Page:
Former San Francisco 49ers quarterback Colin Kaepernick is looking for a new job. Unable to replicate his early success in the NFL, he can’t find a new gig lining behind the center. Some will tell you it's purely performance-based, while others are certain the NFL is blackballing him for his refusal to stand for the national anthem during games last season.
Former NFL quarterback Michael Vick, who doesn't think Kaepernick's being blackballed, was a guest on Fox Sports 1's Speak for Yourself on Monday, and said that the ex-49er should "cut his hair" and "just try to be presentable." Then came the outrage, because the only politically correct stance on Kap is that the racist NFL (which fields 70 percent black players) is punishing him for standing up for minorities beset by the police. Nobody knows the real reason why no team has signed him, but when looking for a job appearances generally do count for something. Vick’s comments were hardly offensive. Tom Brady could probably walk into an NFL interview with dreadlocks, board shorts, and flip-flops and still have a contract placed in front of him, but Colin Kaepernick’s no Tom Brady.
Former NFL star Shannon Sharpe blasted Vick on his FS1 show. “What Michael Vick just did was continually perpetuate a stereotype that black men look a certain way, dressed a certain way, should be judged a certain way,” said the former standout at tight end. Kaepernick, wisely silent on his hiring controversy, responded by posting on Twitter this definition of the Stockholm Syndrome: "When an abused victim, develops a kind of respect and empathy towards their abuser."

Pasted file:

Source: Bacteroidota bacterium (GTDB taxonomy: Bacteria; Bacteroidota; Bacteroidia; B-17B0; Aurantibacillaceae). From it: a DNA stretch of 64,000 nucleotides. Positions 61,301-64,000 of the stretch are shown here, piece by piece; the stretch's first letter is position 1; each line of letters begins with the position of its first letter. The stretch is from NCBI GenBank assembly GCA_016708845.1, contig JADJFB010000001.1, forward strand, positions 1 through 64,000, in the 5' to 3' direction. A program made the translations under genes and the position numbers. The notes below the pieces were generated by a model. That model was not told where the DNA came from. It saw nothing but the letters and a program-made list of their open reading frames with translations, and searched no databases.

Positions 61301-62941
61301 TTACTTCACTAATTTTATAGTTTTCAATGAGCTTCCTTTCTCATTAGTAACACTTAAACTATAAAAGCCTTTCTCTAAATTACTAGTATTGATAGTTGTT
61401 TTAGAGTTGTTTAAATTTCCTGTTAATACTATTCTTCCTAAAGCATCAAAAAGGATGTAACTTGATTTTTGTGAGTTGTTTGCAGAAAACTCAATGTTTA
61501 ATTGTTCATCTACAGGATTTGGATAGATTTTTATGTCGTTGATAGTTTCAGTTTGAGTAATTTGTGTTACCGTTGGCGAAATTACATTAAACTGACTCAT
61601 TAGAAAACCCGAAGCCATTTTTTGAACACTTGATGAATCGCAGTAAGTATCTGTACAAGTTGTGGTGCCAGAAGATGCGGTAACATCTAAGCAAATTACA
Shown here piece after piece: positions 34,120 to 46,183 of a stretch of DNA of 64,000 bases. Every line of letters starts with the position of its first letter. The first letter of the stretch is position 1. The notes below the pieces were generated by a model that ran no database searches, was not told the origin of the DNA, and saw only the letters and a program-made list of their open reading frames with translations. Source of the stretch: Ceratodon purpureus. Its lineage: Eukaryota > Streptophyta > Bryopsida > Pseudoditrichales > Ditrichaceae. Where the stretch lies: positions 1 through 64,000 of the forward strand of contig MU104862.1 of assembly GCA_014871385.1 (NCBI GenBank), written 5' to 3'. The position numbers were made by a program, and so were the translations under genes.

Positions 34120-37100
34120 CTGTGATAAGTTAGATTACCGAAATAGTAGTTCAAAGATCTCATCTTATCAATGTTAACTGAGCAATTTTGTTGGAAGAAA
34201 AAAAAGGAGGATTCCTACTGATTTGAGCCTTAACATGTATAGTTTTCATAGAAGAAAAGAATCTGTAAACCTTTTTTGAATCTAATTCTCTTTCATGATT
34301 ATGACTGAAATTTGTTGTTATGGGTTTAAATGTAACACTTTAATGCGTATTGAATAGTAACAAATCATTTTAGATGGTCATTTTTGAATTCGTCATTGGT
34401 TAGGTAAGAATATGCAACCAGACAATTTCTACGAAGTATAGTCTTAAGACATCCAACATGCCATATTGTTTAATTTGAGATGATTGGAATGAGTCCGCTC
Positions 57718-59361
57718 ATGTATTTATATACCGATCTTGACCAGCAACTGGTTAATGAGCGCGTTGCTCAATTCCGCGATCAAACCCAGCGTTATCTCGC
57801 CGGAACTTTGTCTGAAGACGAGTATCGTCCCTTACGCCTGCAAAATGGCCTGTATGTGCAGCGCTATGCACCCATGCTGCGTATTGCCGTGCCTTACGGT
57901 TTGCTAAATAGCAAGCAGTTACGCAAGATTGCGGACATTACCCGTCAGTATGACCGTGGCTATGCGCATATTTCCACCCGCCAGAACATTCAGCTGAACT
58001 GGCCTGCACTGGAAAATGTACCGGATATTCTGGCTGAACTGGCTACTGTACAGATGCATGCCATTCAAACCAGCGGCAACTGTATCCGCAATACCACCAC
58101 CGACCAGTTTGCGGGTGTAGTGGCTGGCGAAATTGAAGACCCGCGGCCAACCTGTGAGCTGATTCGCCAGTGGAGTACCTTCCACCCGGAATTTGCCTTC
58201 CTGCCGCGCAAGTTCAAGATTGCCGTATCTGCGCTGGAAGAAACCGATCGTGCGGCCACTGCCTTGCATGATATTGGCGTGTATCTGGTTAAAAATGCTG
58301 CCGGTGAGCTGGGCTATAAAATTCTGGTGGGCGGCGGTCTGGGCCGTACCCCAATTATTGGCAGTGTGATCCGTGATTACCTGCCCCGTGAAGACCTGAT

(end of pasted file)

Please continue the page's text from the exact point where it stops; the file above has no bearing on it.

What Sharpe and Kaepernick were suggesting is that Vick is an Uncle Tom. The ex-jailbird Vick will be forever tainted by the fact that he murdered dogs, while Kaepernick is one of the most admirable people in the NFL. He's never had an off-the-field controversy, he stands up for what he believes in, and donates large sums to charities. Unfortunately, that counts for nothing in NFL front offices. If the NFL blackballs players, then why did a pariah like Vick get a second chance in the league after serving his time? It’s because teams thought he’d help them win and were willing to endure the criticism that would be part of the bargain. If NFL teams coveted Kaepernick like they once did Vick, Kaepernick would have had multiple job offers by now, even if he tried to look even more like a Black Panther and wore his Castro and Malcolm X t-shirts every day.
Kaepernick, by bringing up the Stockholm Syndrome, suggested that Michael Vick is an abused victim, but who abused him? He made millions in the NFL after coming out of a rough neighborhood in Newport News, Virginia. The league welcomed him back into the fold after a major transgression. He’s not a victim. He's just offering an opinion that’s not too popular among the many who are sure they understand this situation.
Social justice warriors never risk anything for their cause. Kaepernick’s not like those dilettantes though. He's willing to take real risks. Like or dislike what he did with his pre-game protests, what he did took courage. How he wears his hair is his own business. He's obviously not going to cut it, and it's doubtful it has anything to do with his current unemployed state. However, the people going off on Michael Vick and saying he's an appeaser should get a grip. His tonsorial advice was poorly thought-out, but his real sin was to say what's not allowed to be said: that Kaepernick's sub-par performance over the past few seasons is the real reason he's still waiting for the phone to ring.